‘Pristine’ Ecosystems and the Hidden Communities That Manage Them

April 18, 2024
Caroline Stillman
Capacity Development Coordinator at Plan Vivo Foundation

Today, there is a growing recognition that Indigenous peoples and local communities (IPLCs) play a critical role in conservation. Indigenous peoples have long been the best managers of their own lands, many of which have a high conservation value and significant benefits for the climate and biodiversity. 

Yet this skillful management can be invisible labor to those outside these communities, who often view a “pristine” ecosystem as one untouched by human hands — when, in fact, human hands are actively protecting and maintaining that ecosystem.

This view is so widespread that we often don’t realize it is part of our conception of the natural world. As an experiment, close your eyes and imagine a wild place, a totally natural ecosystem. Alongside the trees and the wildlife, do you see any people? You should — because they are there. But many Europeans like myself do not.

Longstanding notions of “wilderness” and “pristine ecosystems” as places absent of human interference are a Eurocentric construct. This view emerged during the Enlightenment period and was then strengthened through colonization, including colonial “conservation” efforts, whereby IPLCs were displaced from their lands. 

These practices have continued after colonialism — for example, in 1970, when land was enclosed to form the Tarangire national park in Tanzania, and Maasai pastoralists were no longer allowed to graze their cattle there.

This thinking may be gaining in popularity again today amongst international conservation organizations, philanthropists, foundations, and some governments. Beyond being simply untrue, this perception has real impacts on the type of conservation that is done in the world, as funders and regulators shape the practices on the ground. 

An equitable model for tropical restoration

It’s encouraging to see progress toward a significant — and necessary — focus on conserving and restoring biodiversity and natural ecosystems. Initiatives such as the UN Decade of Ecosystem Restoration, the pioneering activity in the biodiversity markets, and the consistent increase in value of the carbon markets are showing positive impacts on the lands most critical to our climate’s stability.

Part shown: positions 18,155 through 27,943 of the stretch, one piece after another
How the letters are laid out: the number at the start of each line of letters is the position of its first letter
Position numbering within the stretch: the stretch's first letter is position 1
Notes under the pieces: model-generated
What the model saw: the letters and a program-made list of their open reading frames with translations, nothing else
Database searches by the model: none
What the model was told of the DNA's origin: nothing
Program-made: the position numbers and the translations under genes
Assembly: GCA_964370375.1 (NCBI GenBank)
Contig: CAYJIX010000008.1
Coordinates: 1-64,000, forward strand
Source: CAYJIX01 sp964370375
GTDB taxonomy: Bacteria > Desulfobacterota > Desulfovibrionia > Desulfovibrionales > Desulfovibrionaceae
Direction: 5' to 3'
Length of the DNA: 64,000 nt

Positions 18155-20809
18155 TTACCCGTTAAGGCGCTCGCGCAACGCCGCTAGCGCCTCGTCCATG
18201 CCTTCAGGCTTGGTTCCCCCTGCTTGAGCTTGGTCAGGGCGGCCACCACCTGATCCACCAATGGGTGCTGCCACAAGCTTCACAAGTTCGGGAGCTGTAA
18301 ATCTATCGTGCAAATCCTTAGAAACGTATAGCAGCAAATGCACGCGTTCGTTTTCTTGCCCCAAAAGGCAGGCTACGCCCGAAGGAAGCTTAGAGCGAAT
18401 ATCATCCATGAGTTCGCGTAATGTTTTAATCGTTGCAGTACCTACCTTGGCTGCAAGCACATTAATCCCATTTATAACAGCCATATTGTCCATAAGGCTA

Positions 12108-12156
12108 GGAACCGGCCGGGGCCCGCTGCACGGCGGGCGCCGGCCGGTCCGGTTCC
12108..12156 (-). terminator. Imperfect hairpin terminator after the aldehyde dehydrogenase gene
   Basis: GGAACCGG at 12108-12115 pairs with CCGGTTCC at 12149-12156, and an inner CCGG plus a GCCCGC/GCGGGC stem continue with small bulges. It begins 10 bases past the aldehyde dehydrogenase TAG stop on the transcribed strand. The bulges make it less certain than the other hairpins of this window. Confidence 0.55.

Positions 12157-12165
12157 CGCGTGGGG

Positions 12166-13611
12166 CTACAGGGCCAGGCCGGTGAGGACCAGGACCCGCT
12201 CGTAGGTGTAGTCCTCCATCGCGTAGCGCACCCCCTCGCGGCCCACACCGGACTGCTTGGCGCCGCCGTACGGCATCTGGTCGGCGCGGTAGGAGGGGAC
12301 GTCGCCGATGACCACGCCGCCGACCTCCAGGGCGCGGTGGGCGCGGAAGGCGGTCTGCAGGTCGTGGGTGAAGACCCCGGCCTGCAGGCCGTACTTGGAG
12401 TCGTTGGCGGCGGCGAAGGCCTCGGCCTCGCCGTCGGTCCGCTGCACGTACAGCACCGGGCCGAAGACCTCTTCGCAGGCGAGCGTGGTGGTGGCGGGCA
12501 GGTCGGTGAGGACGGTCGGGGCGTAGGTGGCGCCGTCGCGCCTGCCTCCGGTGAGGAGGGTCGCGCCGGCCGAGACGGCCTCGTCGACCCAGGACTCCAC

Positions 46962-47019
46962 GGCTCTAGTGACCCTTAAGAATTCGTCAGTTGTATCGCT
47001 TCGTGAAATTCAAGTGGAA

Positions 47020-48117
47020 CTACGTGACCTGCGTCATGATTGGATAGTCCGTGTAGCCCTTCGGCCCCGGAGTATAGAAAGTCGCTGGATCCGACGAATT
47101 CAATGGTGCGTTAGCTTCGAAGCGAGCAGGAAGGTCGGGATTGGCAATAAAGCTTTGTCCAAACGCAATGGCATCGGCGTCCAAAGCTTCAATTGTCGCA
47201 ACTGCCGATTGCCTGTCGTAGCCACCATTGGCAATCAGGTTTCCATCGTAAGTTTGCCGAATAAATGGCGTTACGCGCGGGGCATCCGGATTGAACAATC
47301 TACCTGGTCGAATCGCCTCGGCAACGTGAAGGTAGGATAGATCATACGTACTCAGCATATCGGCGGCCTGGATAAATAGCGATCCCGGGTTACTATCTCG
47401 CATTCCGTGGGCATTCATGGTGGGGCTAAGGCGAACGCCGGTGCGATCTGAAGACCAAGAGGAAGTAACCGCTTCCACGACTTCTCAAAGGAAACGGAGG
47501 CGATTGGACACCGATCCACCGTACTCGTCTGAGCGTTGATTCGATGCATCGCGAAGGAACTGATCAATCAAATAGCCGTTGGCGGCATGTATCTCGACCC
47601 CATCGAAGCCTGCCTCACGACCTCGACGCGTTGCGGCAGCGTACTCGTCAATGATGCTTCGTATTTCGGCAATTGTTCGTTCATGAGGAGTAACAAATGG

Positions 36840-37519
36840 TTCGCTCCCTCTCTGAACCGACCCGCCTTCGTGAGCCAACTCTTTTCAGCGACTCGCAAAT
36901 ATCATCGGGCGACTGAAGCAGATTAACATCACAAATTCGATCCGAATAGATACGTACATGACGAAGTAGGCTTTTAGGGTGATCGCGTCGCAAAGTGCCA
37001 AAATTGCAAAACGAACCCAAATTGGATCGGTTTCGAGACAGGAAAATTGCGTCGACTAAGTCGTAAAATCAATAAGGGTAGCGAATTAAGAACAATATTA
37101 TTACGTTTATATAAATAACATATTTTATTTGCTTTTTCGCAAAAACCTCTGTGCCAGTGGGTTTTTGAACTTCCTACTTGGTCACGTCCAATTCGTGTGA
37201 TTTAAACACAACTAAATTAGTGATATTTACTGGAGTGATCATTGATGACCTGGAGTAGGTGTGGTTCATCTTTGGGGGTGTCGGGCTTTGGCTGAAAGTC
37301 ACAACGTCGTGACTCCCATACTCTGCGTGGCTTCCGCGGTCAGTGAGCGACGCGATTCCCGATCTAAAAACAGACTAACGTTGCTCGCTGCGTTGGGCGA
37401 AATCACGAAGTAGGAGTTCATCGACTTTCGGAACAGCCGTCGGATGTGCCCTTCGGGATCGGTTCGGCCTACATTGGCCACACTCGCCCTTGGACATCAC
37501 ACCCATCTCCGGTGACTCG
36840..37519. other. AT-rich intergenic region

Recognizing the role of IPLCs in managing these lands is important both ethically and practically. As for all of us living under capitalism, forest-dependent communities need sustainable income sources. A huge proportion of tropical land is owned or managed by local communities. Therefore, we need functioning models that empower local communities to manage their own land, such as through Plan Vivo’s holistic carbon certification. 

Through Plan Vivo’s model, Indigenous peoples are paid to manage their lands sustainably. The climate benefits are quantified and sold, and at least 60% of the income goes back to the communities to spend as they see fit.

Reviving community connection with the land

Several Plan Vivo–certified projects empower Indigenous groups to sustainably manage their own landscapes. These seemingly “pristine” ecosystems function incredibly well, not despite human activity, but because of human intervention and the application of Indigenous knowledge.

For example, in the Meghalaya region of northeastern India, a community-led conservation project allows the Khasi people to revive their ancestral connection with nature while also earning income from the sale of ethical carbon credits.